Airline Strategy and Supply Chains (ITLS6400)
UNIT OF STUDY
International growth in the airline industry offers extensive commercial and employment opportunities not only for airlines but also for the airports, banks, consultancies and other players that form the aviation supply chain. This unit covers all aspects of international business and management for airlines and along the aviation value chain from consumer, producer and investor perspectives. Students develop an understanding of the economics of the operation of airlines and suppliers to the airline industry, including financial analysis, risk management and implications of competitive strategies for the development of hubs and global alliances. The growth in air traffic particularly in the Asia/Pacific region is creating significant opportunities for airline development and the unit thus covers forecasting and the role of the private sector in this development. The unit also examines the management and logistics of regional aviation. As a result of our strategic partnership with CAPA and a number of airlines and airports, students have access to industry data bases, company information and aviation contacts/networks.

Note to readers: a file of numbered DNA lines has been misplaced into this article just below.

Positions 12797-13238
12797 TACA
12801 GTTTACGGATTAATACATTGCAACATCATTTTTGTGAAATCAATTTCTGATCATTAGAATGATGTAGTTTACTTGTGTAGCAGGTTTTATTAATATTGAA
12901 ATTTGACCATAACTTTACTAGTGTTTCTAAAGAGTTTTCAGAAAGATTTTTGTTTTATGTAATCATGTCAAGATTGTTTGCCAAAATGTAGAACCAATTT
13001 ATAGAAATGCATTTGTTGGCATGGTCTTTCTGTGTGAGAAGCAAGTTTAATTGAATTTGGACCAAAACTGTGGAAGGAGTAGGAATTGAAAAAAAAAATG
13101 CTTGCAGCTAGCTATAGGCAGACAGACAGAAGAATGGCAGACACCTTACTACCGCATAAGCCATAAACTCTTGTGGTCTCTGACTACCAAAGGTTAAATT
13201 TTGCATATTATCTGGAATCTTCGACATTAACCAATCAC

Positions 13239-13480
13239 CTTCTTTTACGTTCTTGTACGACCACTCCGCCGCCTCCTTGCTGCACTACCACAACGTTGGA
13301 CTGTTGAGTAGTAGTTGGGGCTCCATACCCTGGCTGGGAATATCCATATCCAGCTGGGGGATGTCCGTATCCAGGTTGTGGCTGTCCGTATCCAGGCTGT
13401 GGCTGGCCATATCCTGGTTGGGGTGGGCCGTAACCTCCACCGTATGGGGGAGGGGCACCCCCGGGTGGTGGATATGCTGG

Our courses that offer this unit of study
Further unit of study information
6 x 3.5 hr lectures, 3 x 3.5 hr seminars, 3 x 3.5 hr workshops.
individual assignment (50%), quiz (10%), presentation (30%), final exam (10%)
Doganis R (2010) Flying Off Course;
Morrell PS (2011) Moving boxes by air;
Morrell PS (2007) Airline finance;
Wensveen J (2015) (8th ed) Air Transportation - A management perspective
Faculty/department permission required?
Unit of study rules
ITLS5000 or TPTM5001 or ITLS5100 or TPTM6241
Study this unit outside a degree
If you wish to undertake one or more units of study (subjects) for your own interest but not towards a degree, you may enrol in single units as a non-award student.
If you are from another Australian tertiary institution you may be permitted to underake cross-institutional study in one or more units of study at the University of Sydney.